In both seasons, the percentage of successfully hatched chicks was >80% at Moraine and Alkekongen and was significantly higher than at Høystakken (Fisher’s exact test, Table 3). Despite the differences in hatching success, the reasons for egg losses were similar in all subcolonies. Over 60% of eggs failing to hatch had been abandoned by the parent birds. In 27% nests, the reason for hatching failure was unknown (Table 4). The proportion of eggs failing to hatch as a result of abandonment was similar in all the subcolonies (both seasons combined, G test, G = 0.01, df = 3, P = 0.99). Also, the proportion of nests with an unknown reason for egg loss was similar in all the subcolonies (G test, G < 0.001, df = 3, P = 0.99). A breeding success up to 14 days, chick survival up to 14 and 20 days were similar in all the subcolonies in both seasons (Table 3). In each subcolony, all breeding success parameters were similar in both seasons (Fisher’s exact test, P > 0.05). Chick survival up to 14 days of life in all subcolonies combined was similar in both seasons in early (hatched before the median date, 2008: 96%, N = 50, 2009: 88%, N = 58) and late broods (chicks hatched after the median date, 2008: 86%, N = 37; 2009: 93%, N = 46; Fisher’s exact test, 2008: P = 0.13, 2009: P = 0.51).
Table 4

Reasons for egg losses in the three little auk subcolonies in all seasons combined


Egg abandonment

Failed hatching

Reasons for egg losses (%)


Nest caved in


No. of nests


















All combined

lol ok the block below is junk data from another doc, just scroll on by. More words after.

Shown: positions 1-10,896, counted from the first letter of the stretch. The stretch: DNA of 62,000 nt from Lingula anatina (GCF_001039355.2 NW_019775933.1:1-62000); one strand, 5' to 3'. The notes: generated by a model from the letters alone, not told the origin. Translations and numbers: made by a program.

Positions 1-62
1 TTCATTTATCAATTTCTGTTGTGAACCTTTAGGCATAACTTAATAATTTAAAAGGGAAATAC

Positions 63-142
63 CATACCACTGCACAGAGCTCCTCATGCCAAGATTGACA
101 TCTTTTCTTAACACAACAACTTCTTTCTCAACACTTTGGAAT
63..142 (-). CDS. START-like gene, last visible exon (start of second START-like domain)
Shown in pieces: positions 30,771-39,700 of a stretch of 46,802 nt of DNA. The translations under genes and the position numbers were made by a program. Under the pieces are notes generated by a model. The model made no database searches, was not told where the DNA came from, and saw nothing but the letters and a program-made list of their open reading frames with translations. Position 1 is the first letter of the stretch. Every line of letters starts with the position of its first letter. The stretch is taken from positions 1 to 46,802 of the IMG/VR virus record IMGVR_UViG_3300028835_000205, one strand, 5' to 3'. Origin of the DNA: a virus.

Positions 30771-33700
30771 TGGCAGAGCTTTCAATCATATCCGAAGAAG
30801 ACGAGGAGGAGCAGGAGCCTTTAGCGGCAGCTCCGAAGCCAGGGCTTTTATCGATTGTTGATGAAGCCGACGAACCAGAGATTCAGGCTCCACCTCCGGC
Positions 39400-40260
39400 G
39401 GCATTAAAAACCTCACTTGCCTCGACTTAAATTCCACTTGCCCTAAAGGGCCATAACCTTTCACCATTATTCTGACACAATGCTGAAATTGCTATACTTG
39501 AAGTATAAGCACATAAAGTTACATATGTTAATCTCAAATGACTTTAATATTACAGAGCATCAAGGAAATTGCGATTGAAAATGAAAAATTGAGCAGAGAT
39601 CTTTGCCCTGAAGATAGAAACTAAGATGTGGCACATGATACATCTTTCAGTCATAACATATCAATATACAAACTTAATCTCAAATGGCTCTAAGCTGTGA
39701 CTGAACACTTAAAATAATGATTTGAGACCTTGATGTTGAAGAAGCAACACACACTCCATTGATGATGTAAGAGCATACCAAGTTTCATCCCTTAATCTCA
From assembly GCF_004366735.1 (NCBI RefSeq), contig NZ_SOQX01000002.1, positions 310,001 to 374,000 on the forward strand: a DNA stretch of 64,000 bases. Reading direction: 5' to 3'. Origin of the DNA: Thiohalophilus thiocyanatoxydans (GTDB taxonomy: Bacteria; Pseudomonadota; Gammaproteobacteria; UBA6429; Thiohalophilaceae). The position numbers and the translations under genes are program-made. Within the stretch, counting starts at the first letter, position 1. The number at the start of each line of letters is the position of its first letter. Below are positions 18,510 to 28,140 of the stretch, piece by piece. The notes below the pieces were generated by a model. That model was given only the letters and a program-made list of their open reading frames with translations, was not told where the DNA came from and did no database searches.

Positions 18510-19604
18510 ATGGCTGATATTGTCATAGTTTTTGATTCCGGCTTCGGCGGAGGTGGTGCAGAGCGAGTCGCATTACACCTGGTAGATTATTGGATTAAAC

The present study shows that hatching phenology and success of little auks varied within the colony and that these parameters were probably related to the microclimate produced by microtopographic features. The sequence of median hatching dates in the three subcolonies (Moraine, Høystakken/Alkekongen) seems to be consistent with the pattern of snow melting in July 2008 and in spring 2009 (assuming that the mean ground temperatures ≤0°C recorded by the loggers in May–June 2009 reflect the presence of snow cover on the ground; Fig. 2). The easterly orientation (the lowest insolation) of the earliest hatching subcolony at Moraine and the fact that this locality is protected against westerly winds and blizzards favour the accumulation of snow during a long winter. However, access to the nests was the earliest in low altitude locations in the vicinity of fjord waters and on steep slopes (higher air temperatures and thaw rate in spring). Breeding at Høystakken and Alkekongen started significantly later in both seasons. Despite the southerly orientation (linked to the warmer microclimate due to strong insolation; Szor et al. 2008), both these subcolonies were located at higher altitudes, which meant lower air temperatures. With no protection against winds and blizzards, snow is readily blown away, uncovering nesting sites. However, as snow persisted the longest in those subcolonies after the July 2008 snowfall, the lack of protection against winds and blizzards may tend to favour the local accumulation of redistributed snow (reflected in Høystakken by long period when the recorded mean ground temperature was 0°C), which delays nest accessibility in spring.